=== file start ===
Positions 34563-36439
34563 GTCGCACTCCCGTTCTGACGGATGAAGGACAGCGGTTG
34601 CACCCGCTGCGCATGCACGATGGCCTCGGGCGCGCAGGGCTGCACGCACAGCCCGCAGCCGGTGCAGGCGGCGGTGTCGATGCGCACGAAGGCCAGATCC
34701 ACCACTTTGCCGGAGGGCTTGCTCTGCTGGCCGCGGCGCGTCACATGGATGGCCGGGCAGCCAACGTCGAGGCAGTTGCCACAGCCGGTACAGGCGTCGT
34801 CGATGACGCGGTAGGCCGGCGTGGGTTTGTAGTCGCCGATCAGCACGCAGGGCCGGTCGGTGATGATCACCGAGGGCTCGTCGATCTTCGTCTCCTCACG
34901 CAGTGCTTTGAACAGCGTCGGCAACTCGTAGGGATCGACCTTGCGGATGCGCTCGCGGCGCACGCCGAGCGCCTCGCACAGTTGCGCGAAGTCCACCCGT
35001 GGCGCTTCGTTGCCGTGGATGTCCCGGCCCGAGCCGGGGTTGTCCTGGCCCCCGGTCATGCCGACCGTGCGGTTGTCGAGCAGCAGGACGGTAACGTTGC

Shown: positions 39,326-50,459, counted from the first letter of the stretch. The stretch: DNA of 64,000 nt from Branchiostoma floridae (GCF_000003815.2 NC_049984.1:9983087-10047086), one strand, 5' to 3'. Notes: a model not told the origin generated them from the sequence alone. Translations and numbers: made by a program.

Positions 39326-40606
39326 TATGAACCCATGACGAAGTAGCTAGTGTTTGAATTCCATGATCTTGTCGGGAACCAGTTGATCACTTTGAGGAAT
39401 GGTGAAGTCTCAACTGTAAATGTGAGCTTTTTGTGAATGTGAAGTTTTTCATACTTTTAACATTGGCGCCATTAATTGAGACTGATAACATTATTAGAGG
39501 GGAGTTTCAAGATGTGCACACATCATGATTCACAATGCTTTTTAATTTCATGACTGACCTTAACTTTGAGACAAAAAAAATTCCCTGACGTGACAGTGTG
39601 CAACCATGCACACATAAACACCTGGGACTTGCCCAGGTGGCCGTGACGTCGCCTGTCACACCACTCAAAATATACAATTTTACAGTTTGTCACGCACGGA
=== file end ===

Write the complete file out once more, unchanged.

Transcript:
Positions 34563-36439
34563 GTCGCACTCCCGTTCTGACGGATGAAGGACAGCGGTTG
34601 CACCCGCTGCGCATGCACGATGGCCTCGGGCGCGCAGGGCTGCACGCACAGCCCGCAGCCGGTGCAGGCGGCGGTGTCGATGCGCACGAAGGCCAGATCC
34701 ACCACTTTGCCGGAGGGCTTGCTCTGCTGGCCGCGGCGCGTCACATGGATGGCCGGGCAGCCAACGTCGAGGCAGTTGCCACAGCCGGTACAGGCGTCGT
34801 CGATGACGCGGTAGGCCGGCGTGGGTTTGTAGTCGCCGATCAGCACGCAGGGCCGGTCGGTGATGATCACCGAGGGCTCGTCGATCTTCGTCTCCTCACG
34901 CAGTGCTTTGAACAGCGTCGGCAACTCGTAGGGATCGACCTTGCGGATGCGCTCGCGGCGCACGCCGAGCGCCTCGCACAGTTGCGCGAAGTCCACCCGT
35001 GGCGCTTCGTTGCCGTGGATGTCCCGGCCCGAGCCGGGGTTGTCCTGGCCCCCGGTCATGCCGACCGTGCGGTTGTCGAGCAGCAGGACGGTAACGTTGC

Shown: positions 39,326-50,459, counted from the first letter of the stretch. The stretch: DNA of 64,000 nt from Branchiostoma floridae (GCF_000003815.2 NC_049984.1:9983087-10047086), one strand, 5' to 3'. Notes: a model not told the origin generated them from the sequence alone. Translations and numbers: made by a program.

Positions 39326-40606
39326 TATGAACCCATGACGAAGTAGCTAGTGTTTGAATTCCATGATCTTGTCGGGAACCAGTTGATCACTTTGAGGAAT
39401 GGTGAAGTCTCAACTGTAAATGTGAGCTTTTTGTGAATGTGAAGTTTTTCATACTTTTAACATTGGCGCCATTAATTGAGACTGATAACATTATTAGAGG
39501 GGAGTTTCAAGATGTGCACACATCATGATTCACAATGCTTTTTAATTTCATGACTGACCTTAACTTTGAGACAAAAAAAATTCCCTGACGTGACAGTGTG
39601 CAACCATGCACACATAAACACCTGGGACTTGCCCAGGTGGCCGTGACGTCGCCTGTCACACCACTCAAAATATACAATTTTACAGTTTGTCACGCACGGA